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5 reasons why IT can’t tame the user experience for the network manager

Nov 15, 20175 mins
Network Management SoftwareNetworking

Why today's user experience for network professionals sucks and why it has become so hard for IT staff to tame.

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Every vendor today is spewing about the importance of managing the user experience. What this actually means, however, remains a mystery to most, and there are precious few approaches available to help you get a handle on the issue.

Good and predictable user experience is no longer negotiable in this age of constant online business communications. Computer networks have effectively become the single most important tool driving corporate productivity.

But user experience is one of the most difficult problems to address, especially on enterprise access networks, because each experience is influenced by a long list of moving parts, many of which are increasingly outside the control of IT. 

For network professionals, five main reasons drive why today’s user experience sucks and why it has become so hard for IT staff to tame:

  1. Too much data to analyze and correlate across the stack.
  2. Too many disparate management and monitoring tools.
  3. More mobile users armed with smart devices accessing services not under IT’s control.
  4. No single source of network truth that can be shared among the different IT factions.
  5. Lack of a holistic, end-to-end, view of the client experience.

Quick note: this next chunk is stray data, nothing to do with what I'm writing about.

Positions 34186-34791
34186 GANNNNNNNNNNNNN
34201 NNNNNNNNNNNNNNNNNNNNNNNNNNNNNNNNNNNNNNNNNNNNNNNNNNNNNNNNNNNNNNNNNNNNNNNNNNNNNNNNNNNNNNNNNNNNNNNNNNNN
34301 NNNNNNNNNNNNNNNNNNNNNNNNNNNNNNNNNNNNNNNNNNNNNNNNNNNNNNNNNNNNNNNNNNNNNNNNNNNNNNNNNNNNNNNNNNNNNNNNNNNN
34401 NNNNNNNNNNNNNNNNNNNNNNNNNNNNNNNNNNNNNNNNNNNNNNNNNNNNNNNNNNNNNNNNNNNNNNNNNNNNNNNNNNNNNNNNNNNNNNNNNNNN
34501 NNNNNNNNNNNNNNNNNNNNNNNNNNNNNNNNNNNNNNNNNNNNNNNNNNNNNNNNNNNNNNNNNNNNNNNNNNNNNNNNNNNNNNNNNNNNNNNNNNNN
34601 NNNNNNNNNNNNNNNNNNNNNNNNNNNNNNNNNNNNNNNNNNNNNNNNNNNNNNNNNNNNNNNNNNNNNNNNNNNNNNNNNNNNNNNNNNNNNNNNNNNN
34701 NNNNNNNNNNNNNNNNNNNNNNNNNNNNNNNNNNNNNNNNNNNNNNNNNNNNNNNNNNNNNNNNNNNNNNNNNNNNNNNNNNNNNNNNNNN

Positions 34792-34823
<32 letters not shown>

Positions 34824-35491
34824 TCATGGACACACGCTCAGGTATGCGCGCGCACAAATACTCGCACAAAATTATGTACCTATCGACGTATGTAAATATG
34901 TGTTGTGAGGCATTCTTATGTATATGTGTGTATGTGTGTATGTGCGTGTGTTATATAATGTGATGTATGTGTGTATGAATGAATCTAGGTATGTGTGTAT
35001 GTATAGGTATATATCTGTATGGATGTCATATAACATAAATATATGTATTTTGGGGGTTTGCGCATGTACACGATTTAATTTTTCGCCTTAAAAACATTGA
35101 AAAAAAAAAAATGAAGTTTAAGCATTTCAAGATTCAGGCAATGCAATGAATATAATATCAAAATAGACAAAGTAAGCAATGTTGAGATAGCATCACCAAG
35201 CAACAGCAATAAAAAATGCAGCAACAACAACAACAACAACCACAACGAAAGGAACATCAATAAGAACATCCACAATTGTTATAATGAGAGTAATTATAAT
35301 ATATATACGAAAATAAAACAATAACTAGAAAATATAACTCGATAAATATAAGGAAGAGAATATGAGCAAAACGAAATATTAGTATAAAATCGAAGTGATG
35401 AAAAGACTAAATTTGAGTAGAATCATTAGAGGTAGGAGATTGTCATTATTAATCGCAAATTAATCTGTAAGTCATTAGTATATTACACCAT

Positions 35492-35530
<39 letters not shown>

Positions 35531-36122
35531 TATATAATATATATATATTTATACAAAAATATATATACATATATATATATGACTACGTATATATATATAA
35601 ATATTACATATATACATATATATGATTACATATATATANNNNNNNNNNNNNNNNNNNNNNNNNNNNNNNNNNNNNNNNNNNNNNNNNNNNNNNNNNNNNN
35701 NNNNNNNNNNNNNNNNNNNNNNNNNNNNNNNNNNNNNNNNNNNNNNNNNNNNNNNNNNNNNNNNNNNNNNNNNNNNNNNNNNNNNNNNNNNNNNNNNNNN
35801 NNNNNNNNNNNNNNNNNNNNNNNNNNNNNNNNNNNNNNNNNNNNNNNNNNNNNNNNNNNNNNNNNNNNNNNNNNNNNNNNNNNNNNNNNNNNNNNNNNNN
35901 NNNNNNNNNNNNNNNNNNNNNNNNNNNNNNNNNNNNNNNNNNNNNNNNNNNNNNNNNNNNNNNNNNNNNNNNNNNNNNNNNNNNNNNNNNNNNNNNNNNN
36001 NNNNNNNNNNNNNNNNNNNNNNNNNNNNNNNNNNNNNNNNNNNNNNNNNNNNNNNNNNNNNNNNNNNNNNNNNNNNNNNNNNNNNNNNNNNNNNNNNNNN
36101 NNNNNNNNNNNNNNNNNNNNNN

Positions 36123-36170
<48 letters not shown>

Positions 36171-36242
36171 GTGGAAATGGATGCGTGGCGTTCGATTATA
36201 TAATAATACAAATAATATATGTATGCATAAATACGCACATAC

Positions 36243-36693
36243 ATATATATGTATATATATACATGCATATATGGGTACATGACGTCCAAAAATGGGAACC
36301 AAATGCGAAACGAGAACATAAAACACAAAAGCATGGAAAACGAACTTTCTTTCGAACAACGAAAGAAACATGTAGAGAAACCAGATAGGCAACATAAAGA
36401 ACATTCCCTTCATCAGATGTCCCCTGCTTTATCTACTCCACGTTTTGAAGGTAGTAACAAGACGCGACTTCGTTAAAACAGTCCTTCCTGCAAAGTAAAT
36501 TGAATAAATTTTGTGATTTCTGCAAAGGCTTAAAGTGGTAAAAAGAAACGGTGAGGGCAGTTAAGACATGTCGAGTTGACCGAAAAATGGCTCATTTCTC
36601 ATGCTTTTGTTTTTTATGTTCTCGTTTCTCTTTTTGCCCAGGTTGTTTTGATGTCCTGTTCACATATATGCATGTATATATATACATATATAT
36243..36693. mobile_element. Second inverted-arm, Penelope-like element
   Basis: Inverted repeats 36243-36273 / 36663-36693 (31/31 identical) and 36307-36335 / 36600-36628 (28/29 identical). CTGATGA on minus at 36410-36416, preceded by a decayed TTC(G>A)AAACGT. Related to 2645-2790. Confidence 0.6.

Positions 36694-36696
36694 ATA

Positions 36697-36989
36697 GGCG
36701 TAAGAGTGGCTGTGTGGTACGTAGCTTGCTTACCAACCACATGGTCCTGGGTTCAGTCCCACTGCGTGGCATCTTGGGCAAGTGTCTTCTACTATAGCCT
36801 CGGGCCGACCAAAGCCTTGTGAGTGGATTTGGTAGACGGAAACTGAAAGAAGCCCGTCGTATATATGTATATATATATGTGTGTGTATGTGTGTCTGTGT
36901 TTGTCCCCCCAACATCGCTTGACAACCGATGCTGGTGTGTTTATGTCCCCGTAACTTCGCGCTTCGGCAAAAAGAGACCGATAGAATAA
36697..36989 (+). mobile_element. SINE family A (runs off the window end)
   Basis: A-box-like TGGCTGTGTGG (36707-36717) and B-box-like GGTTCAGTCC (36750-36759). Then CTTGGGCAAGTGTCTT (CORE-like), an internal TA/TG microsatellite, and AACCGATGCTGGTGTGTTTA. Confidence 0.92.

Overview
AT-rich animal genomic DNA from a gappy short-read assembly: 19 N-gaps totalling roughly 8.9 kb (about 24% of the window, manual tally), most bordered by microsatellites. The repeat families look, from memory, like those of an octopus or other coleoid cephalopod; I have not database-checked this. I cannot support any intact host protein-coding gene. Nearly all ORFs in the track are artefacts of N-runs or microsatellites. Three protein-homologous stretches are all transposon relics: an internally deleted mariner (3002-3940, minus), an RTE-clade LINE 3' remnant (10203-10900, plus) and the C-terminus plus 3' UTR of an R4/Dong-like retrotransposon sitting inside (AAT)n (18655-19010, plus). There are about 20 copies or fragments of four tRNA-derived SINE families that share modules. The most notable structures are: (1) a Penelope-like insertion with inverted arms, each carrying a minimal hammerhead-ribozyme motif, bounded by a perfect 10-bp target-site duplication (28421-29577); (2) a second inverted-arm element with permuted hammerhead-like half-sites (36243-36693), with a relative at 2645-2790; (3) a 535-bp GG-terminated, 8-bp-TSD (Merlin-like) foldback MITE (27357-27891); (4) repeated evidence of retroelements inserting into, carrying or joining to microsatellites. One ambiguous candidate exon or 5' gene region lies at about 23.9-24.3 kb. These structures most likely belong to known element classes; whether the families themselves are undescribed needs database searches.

When a user connects to an enterprise network, a series of transactions kick off, each of which can impact the experience, such as connecting to Wi-Fi, authenticating to the network, obtaining an IP address, resolving a URL, getting routed to the appropriate domain, contending for access to an application on a server, the health of the app, etc., etc.

To really understand how the network is behaving from the user’s point of view, volumes of data for each transaction must be correlated and analyzed. The problem is, IT network folks aren’t paid to be data scientists and can’t sit around staring at data 24 hours a day.

Just scouring logs from a single server to figure out why one user can’t authenticate to the network can require an inordinate amount of time, and forget it if the problem involves hundreds or thousands of users.

Oh, and mobility only makes things worse. Smart mobile devices outside IT’s control simply have too many different operating systems to keep track of, each of which behave differently with different parts of the network.

To get by, network managers have been forced to use a mix of discrete vendor and homegrown tools, each of which provide some sort of view into specific parts of the network. But this can actually raise more questions than deliver answers when it comes to finding and fixing problems impacting clients. Is it the Wi-Fi network? Is it ARP? Is it DNS, DHCP, AAA or some application problem? Network managers shouldn’t have to use 10 different tools to figure it all out.

What’s more, the tools a WLAN engineer might use to troubleshoot individual or systemic client issues are most likely much different from the tools the applications or systems admin might use, none of which tell the entire story. Good user experience is predicated on successful transactions up and down the entire network stack.

So what’s next?